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Our various secretions - from tears to earwax - can tell us more about our bodies than you might think!

Hosted by: Hank Green

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[♪ INTRO].

Very few people actually enjoy getting poked for a blood test. In fact, it can be a reason some people avoid their physicians altogether.

And that is why scientists are thinking outside the needle to create the next generation of diagnostic tests. And it turns out, various secretions can tell us more about our bodies than you might think, including sweat and tears… and also earwax. But let us start with spit.

When you think of analyzing bodily fluids, blood might be the first one you think about, but spit gives us about the same information and without needles! In fact, saliva has similar components to blood, because it is partly filtered blood plasma. As that fluid rushes around your body, some of it is diverted from the blood into the salivary gland.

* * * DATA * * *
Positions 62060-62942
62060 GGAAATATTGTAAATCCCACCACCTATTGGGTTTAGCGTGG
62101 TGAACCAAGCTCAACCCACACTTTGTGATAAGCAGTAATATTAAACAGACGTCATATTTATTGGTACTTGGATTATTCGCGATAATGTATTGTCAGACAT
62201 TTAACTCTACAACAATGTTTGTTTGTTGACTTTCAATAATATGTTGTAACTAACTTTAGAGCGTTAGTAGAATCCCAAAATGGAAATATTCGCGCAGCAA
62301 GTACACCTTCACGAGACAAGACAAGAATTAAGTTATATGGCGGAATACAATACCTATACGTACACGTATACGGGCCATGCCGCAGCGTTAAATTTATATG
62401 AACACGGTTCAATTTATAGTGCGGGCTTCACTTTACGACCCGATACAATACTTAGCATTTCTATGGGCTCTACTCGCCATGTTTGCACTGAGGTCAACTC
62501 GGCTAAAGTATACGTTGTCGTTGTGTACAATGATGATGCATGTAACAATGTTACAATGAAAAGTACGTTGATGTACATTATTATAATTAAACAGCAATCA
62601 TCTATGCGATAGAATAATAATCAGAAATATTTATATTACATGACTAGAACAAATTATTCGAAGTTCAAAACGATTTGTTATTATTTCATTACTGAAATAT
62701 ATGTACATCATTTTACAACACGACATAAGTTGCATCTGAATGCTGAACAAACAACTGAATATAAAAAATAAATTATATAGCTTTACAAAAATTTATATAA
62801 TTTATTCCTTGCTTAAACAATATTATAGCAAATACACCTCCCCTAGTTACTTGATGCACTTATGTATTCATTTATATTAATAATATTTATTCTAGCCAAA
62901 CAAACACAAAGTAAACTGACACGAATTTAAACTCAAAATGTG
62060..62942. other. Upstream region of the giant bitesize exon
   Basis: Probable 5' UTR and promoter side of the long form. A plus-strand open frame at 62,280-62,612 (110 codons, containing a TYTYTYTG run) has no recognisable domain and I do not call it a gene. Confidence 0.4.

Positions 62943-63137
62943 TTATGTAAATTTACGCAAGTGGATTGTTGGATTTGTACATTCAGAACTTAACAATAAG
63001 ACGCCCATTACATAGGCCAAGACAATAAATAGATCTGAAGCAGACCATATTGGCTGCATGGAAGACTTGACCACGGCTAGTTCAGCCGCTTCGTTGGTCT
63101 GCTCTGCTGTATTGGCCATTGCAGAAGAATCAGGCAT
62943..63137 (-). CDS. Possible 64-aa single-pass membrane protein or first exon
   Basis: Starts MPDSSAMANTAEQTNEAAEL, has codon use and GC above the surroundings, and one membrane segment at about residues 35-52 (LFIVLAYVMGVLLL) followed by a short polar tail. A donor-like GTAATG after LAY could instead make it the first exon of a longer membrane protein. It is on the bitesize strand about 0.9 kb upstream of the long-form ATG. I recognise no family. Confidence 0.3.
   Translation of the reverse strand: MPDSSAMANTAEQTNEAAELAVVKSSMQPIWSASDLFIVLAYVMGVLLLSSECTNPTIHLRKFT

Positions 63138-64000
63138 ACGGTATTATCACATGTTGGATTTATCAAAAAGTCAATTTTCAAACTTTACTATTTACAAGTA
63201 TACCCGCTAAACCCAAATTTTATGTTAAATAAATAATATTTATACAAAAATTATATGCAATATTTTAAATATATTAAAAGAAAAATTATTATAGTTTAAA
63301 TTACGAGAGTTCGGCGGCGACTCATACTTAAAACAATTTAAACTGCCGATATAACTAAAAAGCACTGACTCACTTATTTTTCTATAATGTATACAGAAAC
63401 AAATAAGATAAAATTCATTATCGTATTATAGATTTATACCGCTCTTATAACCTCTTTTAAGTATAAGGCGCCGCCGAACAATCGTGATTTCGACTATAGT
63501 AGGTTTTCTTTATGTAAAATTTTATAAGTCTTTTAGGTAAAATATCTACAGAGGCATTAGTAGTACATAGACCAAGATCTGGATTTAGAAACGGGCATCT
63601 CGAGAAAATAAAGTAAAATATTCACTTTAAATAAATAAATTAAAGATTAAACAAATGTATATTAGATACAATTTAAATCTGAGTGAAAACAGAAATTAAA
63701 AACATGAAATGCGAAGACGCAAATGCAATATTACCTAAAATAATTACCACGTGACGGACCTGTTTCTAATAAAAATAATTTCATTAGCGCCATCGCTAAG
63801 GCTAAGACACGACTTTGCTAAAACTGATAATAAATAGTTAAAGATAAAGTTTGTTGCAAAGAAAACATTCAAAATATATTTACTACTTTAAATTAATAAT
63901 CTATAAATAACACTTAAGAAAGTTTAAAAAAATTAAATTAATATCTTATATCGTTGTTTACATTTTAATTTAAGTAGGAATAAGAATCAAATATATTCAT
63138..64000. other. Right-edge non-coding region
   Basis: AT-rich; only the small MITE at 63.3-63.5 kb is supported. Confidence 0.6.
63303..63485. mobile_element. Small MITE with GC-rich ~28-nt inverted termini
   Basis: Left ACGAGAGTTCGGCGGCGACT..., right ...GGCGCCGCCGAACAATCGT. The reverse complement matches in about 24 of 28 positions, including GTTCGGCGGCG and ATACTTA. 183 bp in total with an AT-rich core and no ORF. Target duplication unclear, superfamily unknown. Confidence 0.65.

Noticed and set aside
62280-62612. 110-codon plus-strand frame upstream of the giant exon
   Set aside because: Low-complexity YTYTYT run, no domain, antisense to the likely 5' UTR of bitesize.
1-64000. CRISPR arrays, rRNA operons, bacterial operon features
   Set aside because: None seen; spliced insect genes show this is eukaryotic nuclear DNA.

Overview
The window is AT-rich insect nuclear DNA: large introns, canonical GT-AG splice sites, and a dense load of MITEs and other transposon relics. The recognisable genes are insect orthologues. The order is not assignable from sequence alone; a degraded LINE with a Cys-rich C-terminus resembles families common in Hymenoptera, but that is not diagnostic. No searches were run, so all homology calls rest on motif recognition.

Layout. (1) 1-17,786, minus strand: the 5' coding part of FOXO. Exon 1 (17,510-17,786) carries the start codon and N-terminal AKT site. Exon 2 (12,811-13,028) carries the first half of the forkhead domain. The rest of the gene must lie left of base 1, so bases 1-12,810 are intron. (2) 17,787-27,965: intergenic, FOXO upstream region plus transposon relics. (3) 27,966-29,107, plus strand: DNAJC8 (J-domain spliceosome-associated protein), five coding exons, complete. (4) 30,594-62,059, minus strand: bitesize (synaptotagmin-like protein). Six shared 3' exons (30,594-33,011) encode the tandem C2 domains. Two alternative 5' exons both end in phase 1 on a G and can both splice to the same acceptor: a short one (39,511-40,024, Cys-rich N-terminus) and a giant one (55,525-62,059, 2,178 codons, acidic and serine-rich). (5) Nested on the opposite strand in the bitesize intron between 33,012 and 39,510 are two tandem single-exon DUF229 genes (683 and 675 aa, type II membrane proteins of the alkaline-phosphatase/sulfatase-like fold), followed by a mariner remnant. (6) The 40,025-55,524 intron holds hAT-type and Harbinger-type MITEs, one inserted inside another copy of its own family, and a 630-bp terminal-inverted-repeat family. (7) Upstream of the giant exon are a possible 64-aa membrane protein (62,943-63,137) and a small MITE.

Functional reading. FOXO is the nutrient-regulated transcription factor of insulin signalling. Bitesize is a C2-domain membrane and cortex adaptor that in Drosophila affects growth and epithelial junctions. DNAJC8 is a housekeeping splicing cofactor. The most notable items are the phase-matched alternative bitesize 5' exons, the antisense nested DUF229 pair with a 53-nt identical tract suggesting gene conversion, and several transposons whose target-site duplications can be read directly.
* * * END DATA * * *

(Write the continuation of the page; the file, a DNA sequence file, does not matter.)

Then, the plasma mixes with water in the salivary glands, which then gets into your mouth as saliva. So, like blood, spit has antibodies and enzymes, both of which are hugely valuable in making diagnoses. Antibodies are made by the immune system when it detects viruses, or in autoimmune conditions.

And enzymes are involved in basically every process in your body. How much saliva someone produces, as well as the acidity of their spit, can also be helpful for making diagnoses. From a logistics standpoint, spit is pretty easy to collect compared to blood, as well, and it’s a cheap way to test larger populations without any risk of spreading bloodborne pathogens.